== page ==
Among others, Human Rights Watch, International Crisis Group, and Medicins Sans Frontiers have blamed Kyrgyz military and police forces for abusing the rights of ethnic Uzbeks in southern Kyrgyzstan in the aftermath of ethnic conflict. Cases of arbitrary detention, severe forms of torture and beating have been widely reported. Kyrgyz NGO’s have also criticized the Kyrgyz government for turning a blind eye to the widespread human rights abuses (www.24.kg, July 14).
While these organizations’ alarmist reporting has shed light on the injustice and devastating human tragedy in southern Kyrgyzstan, they largely fail to place such reporting in a broader context. Underfinanced, underequipped and poorly trained Kyrgyz military and police forces lack experience in dealing with ethnic conflict. As the violence erupted in Osh on June 10, the security forces acted chaotically, short of credible information and clear political leadership. A credible investigation should show how Kyrgyz security structures behaved during the bloodshed and prove that acts of violence were conducted as a result of ethnic hatred and not organizational flaws. Meanwhile, by presenting an incomplete picture, international human rights activists risk distorting an already complicated situation in Kyrgyzstan.
Subjected to international criticism, Kyrgyz police and power institutions are growing increasingly opposed to the idea of any type of investigation into the violence, instead preferring to silence those that might challenge their status, including local NGO activists and foreign journalists. Frustrated about status and reputation, the police in particular seem desperate to conceal their own crimes.
The Organization for Security and Cooperation in Europe (OSCE), currently chaired by Kazakhstan, has urged its members to provide comprehensive support for Kyrgyzstan (www.kaz-news.info, July 18). Dispatching 52 OSCE policemen might be a positive development for Kyrgyzstan, reassuring people in Osh and Jalalabad that a reputable international organization is ready to participate in peace building and peacekeeping. However, in Kyrgyzstan, the OSCE is renowned for its impotence to facilitate any democratic change.
Although earlier OSCE training programs dissuaded the Kyrgyz police from using live ammunition against mass protests, instead preferring rubber bullets, it proved to be of limited value in a country accustomed to authoritarian rule. “They taught us mainly about human rights, you know, their own agenda,” one Kyrgyz policeman told Jamestown about OSCE training in Kyrgyzstan.
In order to contribute to stabilizing Kyrgyzstan, the international community must understand that during a time of uncertainty about the country’s future, Kyrgyz military and police forces have only limited interest in correcting their own behavior and preventing acts of violence against Kyrgyz citizens. Moreover, unless this predicament of Kyrgyz power institutions is addressed, it is likely to mutate into more severe forms of human rights abuse, as low levels of instability continue in the country.
Only after civilian state institutions in Kyrgyzstan are fully established, according to the new constitution and, importantly, supported by the wider population, can one realistically expect more managed and civilized behavior by the military and police. Meanwhile, the military and police remain deeply despised institutions. This year alone, the Kyrgyz education ministry has reported a shortage of new police students, and only half the places in the interior ministry academy have been filled (www.akipress.kg, July 19).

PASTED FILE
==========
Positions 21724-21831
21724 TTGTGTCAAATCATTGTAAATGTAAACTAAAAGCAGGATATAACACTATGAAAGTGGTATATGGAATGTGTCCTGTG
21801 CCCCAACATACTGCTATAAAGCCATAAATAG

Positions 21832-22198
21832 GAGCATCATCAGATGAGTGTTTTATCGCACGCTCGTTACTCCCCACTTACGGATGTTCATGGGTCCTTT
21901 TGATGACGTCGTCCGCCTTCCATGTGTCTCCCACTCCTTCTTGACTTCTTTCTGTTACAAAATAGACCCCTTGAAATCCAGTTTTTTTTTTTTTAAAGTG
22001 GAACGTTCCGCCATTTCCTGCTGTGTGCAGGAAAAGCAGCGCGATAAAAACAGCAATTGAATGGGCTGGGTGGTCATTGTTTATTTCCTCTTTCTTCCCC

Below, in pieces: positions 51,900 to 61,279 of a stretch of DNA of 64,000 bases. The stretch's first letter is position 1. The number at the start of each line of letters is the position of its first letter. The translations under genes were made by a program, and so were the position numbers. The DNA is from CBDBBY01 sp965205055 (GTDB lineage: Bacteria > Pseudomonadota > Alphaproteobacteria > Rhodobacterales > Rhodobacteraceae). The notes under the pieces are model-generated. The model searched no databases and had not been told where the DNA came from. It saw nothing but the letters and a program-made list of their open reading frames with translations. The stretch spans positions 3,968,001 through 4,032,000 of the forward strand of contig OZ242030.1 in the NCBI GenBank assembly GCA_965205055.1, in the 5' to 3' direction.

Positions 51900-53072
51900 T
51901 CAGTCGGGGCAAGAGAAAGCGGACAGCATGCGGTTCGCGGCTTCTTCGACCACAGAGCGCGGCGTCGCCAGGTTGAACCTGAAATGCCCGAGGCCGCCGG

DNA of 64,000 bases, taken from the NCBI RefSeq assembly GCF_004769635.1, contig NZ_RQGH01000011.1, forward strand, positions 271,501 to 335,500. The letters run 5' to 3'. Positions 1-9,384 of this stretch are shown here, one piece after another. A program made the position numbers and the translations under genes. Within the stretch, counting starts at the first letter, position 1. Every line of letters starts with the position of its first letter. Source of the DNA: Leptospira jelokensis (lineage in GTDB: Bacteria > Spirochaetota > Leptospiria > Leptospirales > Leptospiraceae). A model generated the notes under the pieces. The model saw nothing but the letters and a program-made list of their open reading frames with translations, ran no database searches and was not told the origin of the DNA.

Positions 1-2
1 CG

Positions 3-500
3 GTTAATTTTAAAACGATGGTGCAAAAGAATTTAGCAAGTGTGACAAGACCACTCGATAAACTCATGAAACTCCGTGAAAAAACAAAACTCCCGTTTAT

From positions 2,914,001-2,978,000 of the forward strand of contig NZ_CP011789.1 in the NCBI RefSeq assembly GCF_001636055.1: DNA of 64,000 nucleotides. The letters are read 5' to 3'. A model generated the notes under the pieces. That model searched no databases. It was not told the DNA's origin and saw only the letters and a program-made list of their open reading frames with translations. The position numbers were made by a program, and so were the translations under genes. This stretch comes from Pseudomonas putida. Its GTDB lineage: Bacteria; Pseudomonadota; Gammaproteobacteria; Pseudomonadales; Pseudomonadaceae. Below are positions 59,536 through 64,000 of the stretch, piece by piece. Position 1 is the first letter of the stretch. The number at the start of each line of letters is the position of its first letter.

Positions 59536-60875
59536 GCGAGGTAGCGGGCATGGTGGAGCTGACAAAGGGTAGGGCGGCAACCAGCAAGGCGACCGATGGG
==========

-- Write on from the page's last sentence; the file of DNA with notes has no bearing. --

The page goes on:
International human rights organizations calling for action will most likely encounter little response from either the civilian leadership or military officials. Both civilians and military leaders have already voiced skepticism over whether an international investigation of the violence in Osh and Jalalabad will contribute to resolving the problem. “Some human rights organizations are intentionally distorting information about the work of the power structures,” according to Interior Minister, Kubatbek Baibolov (www.akipress.kg, July 20). Baibolov has noted the growing negative reporting about the activities of the military and police, yet he was one of the key figures in halting the violence in Osh and Jalalabad.
In this volatile security situation, the number of immigrants among ethnic Uzbeks is growing. According to the Kyrgyz labor ministry, in the past few weeks 8,688 Osh residents have left the country (www.akipress.kg, July 21). Human Rights Watch, claim that large numbers of ethnic Uzbeks are trying to flee to Russia and Uzbekistan. Yet, since both Kyrgyzstan and Uzbekistan have unilaterally shut their borders, some Uzbeks are forced to remain in their burned-out houses in Osh (http://www.hrw.org, July 20). Despite this, little criticism is expressed over Uzbekistan’s unwillingness to open up its borders, or Kazakhstan’s inability to be a more effective OSCE chairman. Instead, the international community chose an easy target to blame –Kyrgyzstan’s weak security forces, which lost the battle against their own citizens the moment violence in southern Kyrgyzstan began.